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Dynamic pricing is coming to grocery stores

SCOTT DETROW, HOST:

More and more, the things we buy are being priced by algorithms. From an airline ticket to an Uber ride, prices change. And your milk might be next. Amanda Aronczyk of NPR's Planet Money takes us to a store with dynamic pricing.

AMANDA ARONCZYK, BYLINE: Partap Sandhu is the head of pricing at a major Norwegian supermarket called REMA 1000. With a tap, he can change the price of any one of thousands of grocery items. REMA has been using dynamic pricing for more than a decade. At the moment, Partap is walking quickly towards the canned food aisle.

PARTAP SANDHU: So we'll go find the mushrooms now.

ARONCZYK: He stops in front of the whole canned mushrooms in liquid.

SANDHU: Any minute now, it will change price.

ARONCZYK: Partap has just learned that the competition is selling these for 20 cents less than at his supermarket. So Partap is matching. No one will have to peel off a sticky price tag or remove a paper label. Instead, the new price will flash on an electronic shelf label.

SANDHU: So any second now.

ARONCZYK: This label looks a lot like a paper shelf label - same size, lettering, same location on the shelf, but it's actually a screen that can be updated wirelessly. This is what allows brick-and-mortar stores to be more like online retailers.

SANDHU: In certain times of year, we can have up to 2,000 price changes a day.

ARONCZYK: Like take, for example, during Easter time.

SANDHU: This is a big thing in Norway. You have to go skiing.

ARONCZYK: You have to go skiing?

SANDHU: Yeah. And if you don't do it, I mean, you're not from the region.

ARONCZYK: (Laughter) OK.

SANDHU: So - and you have to have Kvikk Lunsj.

ARONCZYK: Kvikk Lunsj - Partap says it's basically like KitKat, but better.

SANDHU: Our strategy would be to sell it 10 cents cheaper than our competitor, and the competitor will have the same strategy. So it kind of gets like a race to the bottom.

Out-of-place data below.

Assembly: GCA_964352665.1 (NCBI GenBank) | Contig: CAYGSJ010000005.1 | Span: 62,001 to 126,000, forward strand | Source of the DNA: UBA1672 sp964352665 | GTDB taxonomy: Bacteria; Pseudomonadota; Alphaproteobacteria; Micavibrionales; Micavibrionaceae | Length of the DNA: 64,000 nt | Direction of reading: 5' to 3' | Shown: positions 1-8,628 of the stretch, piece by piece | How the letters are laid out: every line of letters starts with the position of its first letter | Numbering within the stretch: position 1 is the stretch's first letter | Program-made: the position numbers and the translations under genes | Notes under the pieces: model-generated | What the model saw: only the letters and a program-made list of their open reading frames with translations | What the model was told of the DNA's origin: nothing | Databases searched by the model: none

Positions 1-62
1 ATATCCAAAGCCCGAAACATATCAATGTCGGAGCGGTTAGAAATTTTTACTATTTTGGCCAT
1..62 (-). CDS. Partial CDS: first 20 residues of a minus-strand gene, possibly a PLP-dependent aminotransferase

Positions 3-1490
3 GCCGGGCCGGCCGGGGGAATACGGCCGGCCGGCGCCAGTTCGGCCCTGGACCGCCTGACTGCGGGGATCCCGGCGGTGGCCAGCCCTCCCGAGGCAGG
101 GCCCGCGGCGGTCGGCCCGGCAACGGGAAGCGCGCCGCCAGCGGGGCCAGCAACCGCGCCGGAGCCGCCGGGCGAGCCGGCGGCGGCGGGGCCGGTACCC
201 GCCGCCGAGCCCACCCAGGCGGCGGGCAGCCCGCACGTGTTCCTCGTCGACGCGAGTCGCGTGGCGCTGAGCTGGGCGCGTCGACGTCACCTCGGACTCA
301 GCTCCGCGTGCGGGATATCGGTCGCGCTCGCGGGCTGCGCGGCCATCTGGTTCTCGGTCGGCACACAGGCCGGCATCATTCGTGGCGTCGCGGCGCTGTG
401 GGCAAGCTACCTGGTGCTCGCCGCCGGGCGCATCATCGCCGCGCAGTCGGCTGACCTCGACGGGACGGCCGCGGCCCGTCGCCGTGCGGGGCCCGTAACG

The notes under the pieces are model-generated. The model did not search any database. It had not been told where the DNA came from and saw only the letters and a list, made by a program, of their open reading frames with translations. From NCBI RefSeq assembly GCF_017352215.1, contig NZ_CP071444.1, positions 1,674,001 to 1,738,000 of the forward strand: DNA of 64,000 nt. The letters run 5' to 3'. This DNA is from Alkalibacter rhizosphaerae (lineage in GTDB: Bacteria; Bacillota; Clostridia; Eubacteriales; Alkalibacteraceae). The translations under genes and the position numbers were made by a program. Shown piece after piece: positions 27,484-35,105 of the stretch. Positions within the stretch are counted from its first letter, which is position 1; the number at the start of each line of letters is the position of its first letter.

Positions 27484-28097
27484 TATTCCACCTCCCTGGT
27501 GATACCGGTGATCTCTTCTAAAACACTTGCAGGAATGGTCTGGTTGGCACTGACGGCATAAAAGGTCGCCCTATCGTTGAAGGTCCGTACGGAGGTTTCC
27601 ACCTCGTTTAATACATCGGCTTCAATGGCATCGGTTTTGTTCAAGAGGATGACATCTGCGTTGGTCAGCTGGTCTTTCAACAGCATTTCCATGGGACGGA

ARONCZYK: REMA drops the price of Kvikk Lunsj 10 cents, competitor does the same, then another 10 cents. This is one of the effects of dynamic pricing in your supermarket - price wars that escalate over just a few hours. And sure, that sounds fun, but dynamic pricing also introduces new problems. Like, customers do not want the price of their Kvikk Lunsj to go up while they're shopping. So while the supermarket is open, prices shall only go down. Price increases happen overnight, or with everything tracked and digitized, this could lead supermarkets to charge more money right when demand spikes or maybe in the future even target particular shoppers willing to pay more.

MATT PAVICH: Your customers - they will leave you if you're taking your prices up and you're doing it fast and you're not doing it in a smart way.

ARONCZYK: Matt Pavich is the senior director of innovation and strategy for Revionics. That's the company that designed the pricing software that this Norwegian supermarket is using. Matt says that it is likely that you'll see electronic shelf labels at a supermarket near you soon.

PAVICH: Just last year, Walmart named 500 stores are going to be using electronic shelf labels and lots of others - Schnucks, Hy-Vee, Kroger. We're seeing things from a lot of major players.

ARONCZYK: These new labels will allow them to price dynamically like the Norwegian supermarket. Meanwhile, the label under those whole canned mushrooms blinks.

SANDHU: Oh. Now it's...

ARONCZYK: Do you see?

SANDHU: ...Thirteen-seventy.

ARONCZYK: Thirteen-seventy.

SANDHU: Twenty cents cheaper.

ARONCZYK: Amazing.

Amanda Aronczyk, NPR News.

(SOUNDBITE OF MUSIC) Transcript provided by NPR, Copyright NPR.

NPR transcripts are created on a rush deadline by an NPR contractor. This text may not be in its final form and may be updated or revised in the future. Accuracy and availability may vary. The authoritative record of NPR’s programming is the audio record.

Amanda Aronczyk (she/her) is a co-host and reporter for Planet Money, NPR's award-winning podcast that finds creative, entertaining ways to make sense of the big, complicated forces that move our economy. She joined the team in October 2019.